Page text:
It is especially important to study low-dose therapies now because they are being used increasingly in clinics. Doses, timing and combinations all need to be worked out. Doctors need to find out whether the treatments can make patients live longer and whether tumors will eventually outsmart the drugs and find ways to survive even without angiogenesis.

For further information about clinical trials, refer to the National Cancer Institute's website: http://cancertrials.nci.nih.gov

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I had low dose chemo(Taxol/Carbo), once every week for 3 weeks at the same time I had radiation to my sternum, right femur and left hip. I did not have any side effects, my blook counts did not even dip.

In fact, I thought this chemo thing was a piece of cake - until I got my first full dose chemo 3-1/2 weeks ago. Even after the first full dose, I mostly had extreme fatique and constipation as a side effect (and of course my hair is falling out). Go for it, you will never know until you try.


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  • 1 year later...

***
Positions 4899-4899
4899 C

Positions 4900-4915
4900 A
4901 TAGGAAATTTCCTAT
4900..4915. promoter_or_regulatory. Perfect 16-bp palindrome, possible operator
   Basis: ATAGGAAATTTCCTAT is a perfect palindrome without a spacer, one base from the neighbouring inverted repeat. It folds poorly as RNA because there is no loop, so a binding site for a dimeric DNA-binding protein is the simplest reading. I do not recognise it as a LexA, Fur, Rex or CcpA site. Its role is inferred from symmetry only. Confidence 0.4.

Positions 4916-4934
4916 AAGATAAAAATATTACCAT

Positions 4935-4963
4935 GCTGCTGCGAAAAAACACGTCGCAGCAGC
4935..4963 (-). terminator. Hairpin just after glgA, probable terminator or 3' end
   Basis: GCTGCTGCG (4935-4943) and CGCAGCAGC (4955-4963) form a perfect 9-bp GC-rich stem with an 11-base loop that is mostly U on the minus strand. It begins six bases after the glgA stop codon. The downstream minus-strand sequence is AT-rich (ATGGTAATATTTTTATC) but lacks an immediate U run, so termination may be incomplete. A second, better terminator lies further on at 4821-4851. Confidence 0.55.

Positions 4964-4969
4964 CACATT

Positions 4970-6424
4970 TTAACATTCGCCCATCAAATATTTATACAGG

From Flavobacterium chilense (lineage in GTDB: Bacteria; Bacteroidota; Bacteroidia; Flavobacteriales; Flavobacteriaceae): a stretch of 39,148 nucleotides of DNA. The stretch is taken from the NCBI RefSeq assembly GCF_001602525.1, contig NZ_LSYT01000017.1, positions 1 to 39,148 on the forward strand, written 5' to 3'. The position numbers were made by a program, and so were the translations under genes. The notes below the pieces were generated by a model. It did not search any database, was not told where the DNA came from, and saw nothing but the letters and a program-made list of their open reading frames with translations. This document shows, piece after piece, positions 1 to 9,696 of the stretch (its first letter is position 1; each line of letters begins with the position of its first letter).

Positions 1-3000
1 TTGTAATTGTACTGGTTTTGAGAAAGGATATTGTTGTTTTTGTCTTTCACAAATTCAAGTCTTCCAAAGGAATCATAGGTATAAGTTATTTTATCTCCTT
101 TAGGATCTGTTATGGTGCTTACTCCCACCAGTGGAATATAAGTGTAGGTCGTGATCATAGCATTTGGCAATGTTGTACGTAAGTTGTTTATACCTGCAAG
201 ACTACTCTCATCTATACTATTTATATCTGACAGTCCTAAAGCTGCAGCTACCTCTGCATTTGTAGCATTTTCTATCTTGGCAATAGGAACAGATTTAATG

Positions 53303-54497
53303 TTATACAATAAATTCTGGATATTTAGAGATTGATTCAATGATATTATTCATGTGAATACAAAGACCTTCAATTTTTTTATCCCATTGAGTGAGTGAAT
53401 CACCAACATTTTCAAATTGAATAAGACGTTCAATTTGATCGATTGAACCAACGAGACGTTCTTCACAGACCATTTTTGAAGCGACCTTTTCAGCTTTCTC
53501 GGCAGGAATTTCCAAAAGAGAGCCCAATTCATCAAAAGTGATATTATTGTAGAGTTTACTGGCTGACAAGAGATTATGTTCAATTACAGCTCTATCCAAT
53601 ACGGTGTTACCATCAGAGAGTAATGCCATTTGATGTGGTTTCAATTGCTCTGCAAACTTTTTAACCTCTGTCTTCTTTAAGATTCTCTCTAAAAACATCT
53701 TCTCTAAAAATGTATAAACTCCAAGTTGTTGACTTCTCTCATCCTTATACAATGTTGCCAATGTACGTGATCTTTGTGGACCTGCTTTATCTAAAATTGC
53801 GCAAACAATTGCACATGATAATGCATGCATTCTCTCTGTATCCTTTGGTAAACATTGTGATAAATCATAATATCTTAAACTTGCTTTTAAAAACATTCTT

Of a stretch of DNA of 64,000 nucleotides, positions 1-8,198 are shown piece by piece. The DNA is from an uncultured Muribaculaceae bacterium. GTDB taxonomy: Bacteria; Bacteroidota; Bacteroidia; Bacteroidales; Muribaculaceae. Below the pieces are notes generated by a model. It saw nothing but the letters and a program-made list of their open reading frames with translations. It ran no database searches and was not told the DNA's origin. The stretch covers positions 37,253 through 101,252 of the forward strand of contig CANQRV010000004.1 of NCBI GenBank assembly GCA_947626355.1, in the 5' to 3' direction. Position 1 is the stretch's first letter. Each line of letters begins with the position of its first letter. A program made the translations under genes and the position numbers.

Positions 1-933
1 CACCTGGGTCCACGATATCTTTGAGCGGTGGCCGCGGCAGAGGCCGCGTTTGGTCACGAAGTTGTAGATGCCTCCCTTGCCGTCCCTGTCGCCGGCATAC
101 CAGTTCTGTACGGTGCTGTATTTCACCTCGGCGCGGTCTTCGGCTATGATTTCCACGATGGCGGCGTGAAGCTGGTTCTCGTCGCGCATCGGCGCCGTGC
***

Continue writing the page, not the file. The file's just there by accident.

The October 2005 issue of Ultrasound in Medicine and Biology reports that researchers at the University of Pennsylvania School of Medicine are studying the use of ultrasound to disrupt the vessels supplying blood and nutrition to tumors, much like cancer treatment utilizing anti-angiogenic therapies. After all, cutting-edge techniques can often provide superior results over tried-and-true methods that have been around for many years.

This approach is in keeping with the latest studies of cancer treatment utilizing antiangiogenic therapies, in which they look for ways to stop the growth of vessels supplying blood and nutrition to tumors, rather than develop methods to kill tumor cells themselves. In the future, treatments with ultrasound either alone or in combination with chemotherapeutic agents could be used to treat cancers.

Nobody believed Judah Folkman when, in the 1960s, he claimed that the growth of cancers could be stopped, even reversed, by blocking the tiny vessels that feed them blood. Over the years, however, he has survived peer rejection of his theory, and gone on to develop drugs that did what he predicted they would do. The angiogenesis-blocker boom is on.

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  • 1 month later...